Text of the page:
NEW YORK, Jan 16 (Reuters) - Moody’s Investors Service on Wednesday cut its ratings on 340 million euros ($503 million) worth of Constant Proportion Debt Obligations (CPDOs) into junk territory, due to weakness in credit default swaps on financial companies that back the deals.
The downgrades affect five deals and represent 63 percent of financial-based CPDOs and 11 percent of all CPDOs rated by Moody’s, the rating agency said in a statement.
“These downgrades reflect the negative Net Asset Value (NAV) impact of the continuing widening and the increased volatility of the spreads associated with financial names underlying these CPDOs, particularly monolines and investment banks,” Moody’s said.
CPDOs sell protection on investment-grade corporate credit derivative indexes or baskets of financial credits with up to 15 times leverage, and the leverage can be raised or reduced to take account of market conditions.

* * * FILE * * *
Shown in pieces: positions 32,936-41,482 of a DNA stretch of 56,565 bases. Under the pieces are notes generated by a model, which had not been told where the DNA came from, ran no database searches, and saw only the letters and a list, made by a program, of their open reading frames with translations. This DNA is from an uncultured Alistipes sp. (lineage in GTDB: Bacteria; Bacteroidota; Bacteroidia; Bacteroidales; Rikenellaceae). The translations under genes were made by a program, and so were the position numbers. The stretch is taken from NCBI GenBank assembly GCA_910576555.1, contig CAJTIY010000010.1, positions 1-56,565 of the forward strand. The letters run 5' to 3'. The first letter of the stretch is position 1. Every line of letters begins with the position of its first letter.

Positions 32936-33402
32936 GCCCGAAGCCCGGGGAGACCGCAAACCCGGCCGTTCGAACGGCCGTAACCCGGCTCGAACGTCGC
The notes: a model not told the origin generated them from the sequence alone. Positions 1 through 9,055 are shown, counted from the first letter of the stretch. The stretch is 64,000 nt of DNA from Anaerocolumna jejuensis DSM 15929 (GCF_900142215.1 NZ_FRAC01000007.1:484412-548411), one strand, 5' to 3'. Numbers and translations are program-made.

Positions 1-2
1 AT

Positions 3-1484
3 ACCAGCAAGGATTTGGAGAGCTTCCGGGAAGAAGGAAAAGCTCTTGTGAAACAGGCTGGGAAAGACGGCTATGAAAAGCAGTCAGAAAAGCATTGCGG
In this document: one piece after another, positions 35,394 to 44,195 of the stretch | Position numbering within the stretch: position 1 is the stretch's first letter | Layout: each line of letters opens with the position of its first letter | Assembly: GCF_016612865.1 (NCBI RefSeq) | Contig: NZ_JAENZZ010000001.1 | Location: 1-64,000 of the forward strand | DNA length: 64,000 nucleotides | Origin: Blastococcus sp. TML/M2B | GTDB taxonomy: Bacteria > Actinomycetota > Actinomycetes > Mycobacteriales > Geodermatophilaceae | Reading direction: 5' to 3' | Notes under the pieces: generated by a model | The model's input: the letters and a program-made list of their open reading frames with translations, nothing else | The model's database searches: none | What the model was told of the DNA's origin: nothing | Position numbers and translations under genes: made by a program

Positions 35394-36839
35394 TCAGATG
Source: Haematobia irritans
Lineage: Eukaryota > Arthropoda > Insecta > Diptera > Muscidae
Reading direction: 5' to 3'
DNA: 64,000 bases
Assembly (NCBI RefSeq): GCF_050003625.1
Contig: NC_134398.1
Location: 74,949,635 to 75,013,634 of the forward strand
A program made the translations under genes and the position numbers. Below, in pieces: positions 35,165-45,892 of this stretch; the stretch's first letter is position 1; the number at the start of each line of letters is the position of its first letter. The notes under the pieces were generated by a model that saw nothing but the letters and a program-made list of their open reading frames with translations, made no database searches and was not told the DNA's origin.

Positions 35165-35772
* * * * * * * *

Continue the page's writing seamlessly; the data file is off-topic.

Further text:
The biggest instances of spread widening in financial names from November 27 to January 11 were XL Capital Assurance Inc, part of XL Capital XL.N, which widened to 698 basis points from 481 basis points; Financial Guaranty Insurance co (FGIC), which saw its spreads widen to 696 basis points from 555 basis points; and MBIA Insurance Corp, part of MBIA Inc (MBI.N), which widened to 293 basis points from 179 basis points, Moody’s said.
Three deals were cut to “Ba2,” two levels below investment grade, from “Baa2,” the second-lowest investment grade. The remaining two deals were cut to “B2,” five levels below investment grade, from “A2,” the sixth-highest investment grade.
To see the full Moody’s release, double-click on [ID:nWLB5829]. (Reporting by Karen Brettell; Editing by Jonathan Oatis)